I know, this is maybe an article you’ve read thousands of times while looking for inspiration, routine and writing. When you begin your journey as a writer, you’re always wondering how the others are doing. How do they find the time to write? How did they become successful? The answer is… there is no answer. So I’m sharing 3 books I’ve read on writing that I find inspiring, starting with the very famous:
On Writing by Stephen King
This book is the best one you can find about writing. Stephen King is talking about his debuts as a writer, how he struggled with his writing and how he got his first short story published, aged 11. He talks about his family, his process, his demons as well. And he gives incredible tips on how you can become a writer yourself.
“Words create sentences; sentences create paragraphs; sometimes paragraphs quicken and begin to breathe.” – Stephen King, On Writing: A Memoir Of The Craft
I think this sentence is maybe the most important of the book. It reminds me that no matter how much I write, a manuscript is always a bunch of words put together. At the end of the day, the words add up and form a story. For all aspiring authors (first of all, if you write you’re not an “aspiring”, you’re a writer 😉 ), it is inspiring and encouraging to know that even the great Stephen King had his problems.
What I talk about when I talk about running by Haruki Murakami
I wasn’t really sure whether this book would be useful or not. At the beginning, I thought it was more a runner’s memoir, but it has some pretty good advice on writing. I mean, writing is a solitary and sedentary work. You don’t move that much when you’re sitting on a chair, writing on a keyboard or a notebook. So I wanted to know how you could have an active life and still spend time on your story. Murakami had the answer: discipline.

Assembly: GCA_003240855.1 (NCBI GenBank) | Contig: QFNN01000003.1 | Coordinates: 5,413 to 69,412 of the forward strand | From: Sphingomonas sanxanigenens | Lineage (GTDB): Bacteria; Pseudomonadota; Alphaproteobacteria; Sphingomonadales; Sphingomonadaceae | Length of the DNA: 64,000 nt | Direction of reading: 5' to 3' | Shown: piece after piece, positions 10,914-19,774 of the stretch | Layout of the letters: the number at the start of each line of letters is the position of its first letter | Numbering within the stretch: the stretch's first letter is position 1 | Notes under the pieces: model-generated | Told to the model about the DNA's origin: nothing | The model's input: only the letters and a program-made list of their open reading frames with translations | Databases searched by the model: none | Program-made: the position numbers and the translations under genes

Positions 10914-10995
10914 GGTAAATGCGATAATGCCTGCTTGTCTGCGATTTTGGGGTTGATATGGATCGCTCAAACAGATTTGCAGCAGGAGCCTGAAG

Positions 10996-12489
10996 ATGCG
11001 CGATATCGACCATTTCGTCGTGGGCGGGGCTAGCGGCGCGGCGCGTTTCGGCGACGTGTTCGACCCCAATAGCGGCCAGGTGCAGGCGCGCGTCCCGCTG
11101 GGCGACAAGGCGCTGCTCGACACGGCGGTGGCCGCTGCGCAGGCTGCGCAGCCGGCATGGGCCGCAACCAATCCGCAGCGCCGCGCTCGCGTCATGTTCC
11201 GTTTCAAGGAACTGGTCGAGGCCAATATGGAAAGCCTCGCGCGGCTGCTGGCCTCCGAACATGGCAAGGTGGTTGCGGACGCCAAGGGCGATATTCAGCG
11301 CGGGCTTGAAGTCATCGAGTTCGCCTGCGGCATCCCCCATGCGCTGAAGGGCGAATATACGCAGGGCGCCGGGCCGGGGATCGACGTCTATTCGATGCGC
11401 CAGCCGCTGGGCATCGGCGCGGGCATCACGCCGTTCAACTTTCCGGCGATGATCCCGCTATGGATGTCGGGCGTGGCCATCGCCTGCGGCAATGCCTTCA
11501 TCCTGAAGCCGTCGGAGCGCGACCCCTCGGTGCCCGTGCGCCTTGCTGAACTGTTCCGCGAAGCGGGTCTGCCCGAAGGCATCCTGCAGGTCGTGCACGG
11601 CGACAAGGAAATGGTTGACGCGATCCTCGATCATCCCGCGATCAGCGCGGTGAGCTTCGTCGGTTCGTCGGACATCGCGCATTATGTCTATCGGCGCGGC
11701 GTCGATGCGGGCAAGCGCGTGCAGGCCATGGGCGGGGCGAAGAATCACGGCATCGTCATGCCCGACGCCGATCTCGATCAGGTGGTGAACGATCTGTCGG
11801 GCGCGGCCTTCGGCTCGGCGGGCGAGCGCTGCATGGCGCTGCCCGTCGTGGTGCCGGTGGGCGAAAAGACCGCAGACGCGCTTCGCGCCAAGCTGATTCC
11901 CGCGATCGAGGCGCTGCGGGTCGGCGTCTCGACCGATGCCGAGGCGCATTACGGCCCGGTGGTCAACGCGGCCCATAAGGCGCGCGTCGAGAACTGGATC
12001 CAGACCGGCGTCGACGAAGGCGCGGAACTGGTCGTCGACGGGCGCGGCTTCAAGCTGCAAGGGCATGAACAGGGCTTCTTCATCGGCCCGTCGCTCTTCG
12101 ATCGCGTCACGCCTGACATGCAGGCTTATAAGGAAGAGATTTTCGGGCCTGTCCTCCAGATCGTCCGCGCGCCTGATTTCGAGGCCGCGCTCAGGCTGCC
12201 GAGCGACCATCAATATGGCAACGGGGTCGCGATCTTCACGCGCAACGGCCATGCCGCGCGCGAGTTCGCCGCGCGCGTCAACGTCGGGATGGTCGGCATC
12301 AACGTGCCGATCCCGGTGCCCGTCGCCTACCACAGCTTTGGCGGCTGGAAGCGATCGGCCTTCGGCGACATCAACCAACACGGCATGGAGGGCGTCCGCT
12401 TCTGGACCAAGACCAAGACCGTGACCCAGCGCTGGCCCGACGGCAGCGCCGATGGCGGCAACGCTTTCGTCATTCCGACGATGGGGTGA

“The only opponent you have to beat is yourself, the way you used to be.” – Haruki Murakami, What I Talk About When I Talk About Running.
What I loved about this book is that Murakami made a comparison between running and writing. I found it very inspiring because sometimes I feel myself a bit overwhelmed by all the things I have to do in a day. And discovering how he managed to find the time to run and how he continued to write, I don’t know, I just feel it’s really helpful for me.
Daily Rituals by Mason Currey
I’ve read this book more recently, when I felt I couldn’t consider myself a writer because I wasn’t writing full time. This book helped me a lot in the realisation of the fact that I don’t need to write 2,000 words to be a writer. A writer writes, that’s the main thing. Currey describes the rituals of hundreds of creatives, whether they are musicians, sculptors, writers, etc. At the end of my reading, I was relieved not to be alone.
“Inspiration is for amateurs,” Close says. “The rest of us just show up and get to work.” – Mason Currey, Daily Rituals: How Artists Work.
The most important thing to remember from this book is that whether you write full time or not, whether you write 500 or 2,000 words per day, as long as you keep going you’re a writer. It is important to know that there are authors just like us, struggling with focus and procrastination. Being a writer is a solitary work, but we are not alone.
Hope you enjoyed this little selection 🙂 And don’t forget: keep on writing!
What do you think of this list? Do you have any other inspiring books?
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